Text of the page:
The people pushing for an illegal Federal usurption of private medical industy are so ignorant of American history that I am beginning to wonder if we
need Consitution tests and requierement that one is not on welfare in order for one be allowed to vote.
Samuel Adams said the ideas of a welfare state were made unconstitutional by the Founders:
“The utopian schemes of leveling (redistribution of the wealth) and a community of goods (central ownership of all the means of production
and distribution) are as visionary and impracticable as those which vest all property in the Crown. (These ideas) are arbitrary, despotic, and, in our
The Founders had a deep concern for the poor and needy. Disciples of the collectivist Left in the Founders’ day as well as our own have insisted
that compassion for the poor requires that the federal government become involved in taking from the “haves” and giving to the “have nots.”
Benjamin Franklin had been one of the “have nots,” and after living several years in England where he saw government welfare programs in
operation, he had considerable to say about these public charities and their counterproductive compassion.
Franklin wrote a whole essay on the subject and told one of his friends: “I have long been of your opinion, that your legal provision for the poor
(in England ) is a very great evil, operating as it does to the encouragement of idleness. We have followed your example, and begin now to see our
error, and, I hope, shall reform it.”
A survey of Franklin ’s views on counterproductive compassion might be summarized as follows:
1. Compassion which gives a drunk the means to increase his drunkenness is counterproductive.
2. Compassion which breeds debilitating dependency and weakness is counterproductive.
3. Compassion which blunts the desire or necessity to work for a living is counterproductive.
4. Compassion which smothers the instinct to strive and excel is counterproductive.
Nevertheless, the Founders recognized that it is a mandate of God to help the poor and underprivileged. It is interesting how they said this should be
Franklin wrote: “To relieve the misfortunes of our fellow creatures is concurring with the Deity; it is godlike; but, if we provide encouragement
for laziness, and supports for folly, may we not be found fighting against the order of God and Nature, which perhaps has appointed want and misery as
the proper punishments for, and cautions against, as well as necessary consequences of, idleness and extravagance? When ever we attempt to amend the
scheme of Providence , and to interfere with the government of the world, we had need be very circumspect, lest we do more harm than good.”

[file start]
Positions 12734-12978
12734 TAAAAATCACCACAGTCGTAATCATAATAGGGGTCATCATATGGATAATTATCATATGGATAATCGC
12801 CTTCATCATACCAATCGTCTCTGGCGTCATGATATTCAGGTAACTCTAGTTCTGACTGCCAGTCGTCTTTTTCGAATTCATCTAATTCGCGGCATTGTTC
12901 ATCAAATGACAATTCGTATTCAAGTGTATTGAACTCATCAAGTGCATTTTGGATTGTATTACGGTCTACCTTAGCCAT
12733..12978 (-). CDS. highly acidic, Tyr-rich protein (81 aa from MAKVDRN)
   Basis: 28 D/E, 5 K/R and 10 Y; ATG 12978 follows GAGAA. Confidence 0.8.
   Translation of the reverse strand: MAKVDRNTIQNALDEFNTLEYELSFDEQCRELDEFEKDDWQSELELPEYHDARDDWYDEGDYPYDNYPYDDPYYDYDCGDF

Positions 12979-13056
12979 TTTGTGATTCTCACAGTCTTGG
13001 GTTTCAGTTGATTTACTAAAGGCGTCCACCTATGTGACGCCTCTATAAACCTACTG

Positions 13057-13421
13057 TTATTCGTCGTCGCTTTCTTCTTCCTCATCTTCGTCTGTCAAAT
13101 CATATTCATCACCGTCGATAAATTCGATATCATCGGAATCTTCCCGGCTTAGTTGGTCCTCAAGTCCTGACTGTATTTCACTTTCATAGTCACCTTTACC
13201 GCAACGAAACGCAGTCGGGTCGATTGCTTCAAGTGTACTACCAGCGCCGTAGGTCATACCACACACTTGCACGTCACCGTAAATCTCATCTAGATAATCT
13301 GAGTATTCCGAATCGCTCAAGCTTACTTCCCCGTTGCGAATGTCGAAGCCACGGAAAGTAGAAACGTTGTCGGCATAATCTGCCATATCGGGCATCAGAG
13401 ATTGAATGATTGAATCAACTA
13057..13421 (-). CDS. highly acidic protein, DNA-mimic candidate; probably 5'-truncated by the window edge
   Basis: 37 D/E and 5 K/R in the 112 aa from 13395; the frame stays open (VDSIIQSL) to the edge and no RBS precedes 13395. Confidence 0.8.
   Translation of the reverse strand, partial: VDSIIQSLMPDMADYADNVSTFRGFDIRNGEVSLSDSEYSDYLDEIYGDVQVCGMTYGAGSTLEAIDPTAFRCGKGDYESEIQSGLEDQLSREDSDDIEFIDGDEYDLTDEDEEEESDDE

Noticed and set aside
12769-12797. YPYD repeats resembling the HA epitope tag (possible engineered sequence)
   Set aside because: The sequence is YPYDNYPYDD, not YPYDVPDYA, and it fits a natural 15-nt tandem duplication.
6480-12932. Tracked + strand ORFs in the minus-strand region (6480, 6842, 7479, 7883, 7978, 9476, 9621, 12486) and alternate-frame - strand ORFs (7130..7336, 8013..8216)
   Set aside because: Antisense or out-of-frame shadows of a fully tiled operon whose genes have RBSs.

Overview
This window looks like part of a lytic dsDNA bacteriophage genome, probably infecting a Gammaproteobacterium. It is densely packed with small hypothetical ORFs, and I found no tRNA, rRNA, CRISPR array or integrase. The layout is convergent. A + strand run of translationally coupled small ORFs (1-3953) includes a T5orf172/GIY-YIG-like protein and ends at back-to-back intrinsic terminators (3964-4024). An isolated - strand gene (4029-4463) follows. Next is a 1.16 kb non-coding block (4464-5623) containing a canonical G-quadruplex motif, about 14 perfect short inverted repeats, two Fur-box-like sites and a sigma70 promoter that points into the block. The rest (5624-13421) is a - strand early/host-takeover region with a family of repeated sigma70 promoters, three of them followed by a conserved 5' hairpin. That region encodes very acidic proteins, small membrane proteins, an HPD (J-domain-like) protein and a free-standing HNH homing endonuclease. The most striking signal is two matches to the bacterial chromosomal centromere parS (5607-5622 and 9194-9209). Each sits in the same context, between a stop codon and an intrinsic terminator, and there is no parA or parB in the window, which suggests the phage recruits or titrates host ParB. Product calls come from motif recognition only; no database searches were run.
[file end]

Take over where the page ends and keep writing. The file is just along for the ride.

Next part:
Nearly all of the Founders seem to have acquired deep convictions that assisting those in need had to be done through means which might be called
Highlights from their writings suggest the following:
1. Do not completely care for the needy–merely help them to help themselves.
2. Give the poor the satisfaction of “earned achievement” instead of rewarding them without achievement.
3. Allow the poor to climb the “appreciation ladder”–from tents to cabins, cabins to cottages, cottages to comfortable houses.
4. Where emergency help is provided, do not prolong it to the point where it becomes habitual.
5. Strictly enforce the scale of “fixed responsibility.” The first and foremost level of responsibility is with the individual himself; the
second level is the family; then the church; next the community; finally the county, and, in a disaster or emergency, the state. Under no
circumstances was the federal government to become involved in public welfare. The Founders felt it would corrupt the government and also the poor. No
constitutional authority exists for the federal government to participate in so-called social welfare programs. (Making of America p 218-220)
The U. S. Constitution states in Article I, section 8: The people of the states empower the Congress to expend money (for the enumerated purposes
listed in Article I, section 8), provided it is done in a way that benefits the general welfare of the whole people. Thomas Jefferson explained that
this clause was not a grant of power to “spend” for the general welfare of the people, but was intended to “limit the power of taxation” to
matters which provided for the welfare of “the Union ” or the welfare of the whole nation. In other words, federal taxes could not be levied for
states, countries, cities, or special interest groups. (Making of America p 387)
The Court unlawfully laid the foundation for what turned out to be an amendment to the Constitution in the 1936 Butler case, where “general
welfare” was twisted to allow “special welfare”, and the federal budget jumped from six billion to six hundred billion in one generation.
(Making of America p 255) Should the Federal Government be involved in Social Welfare, you be the judge.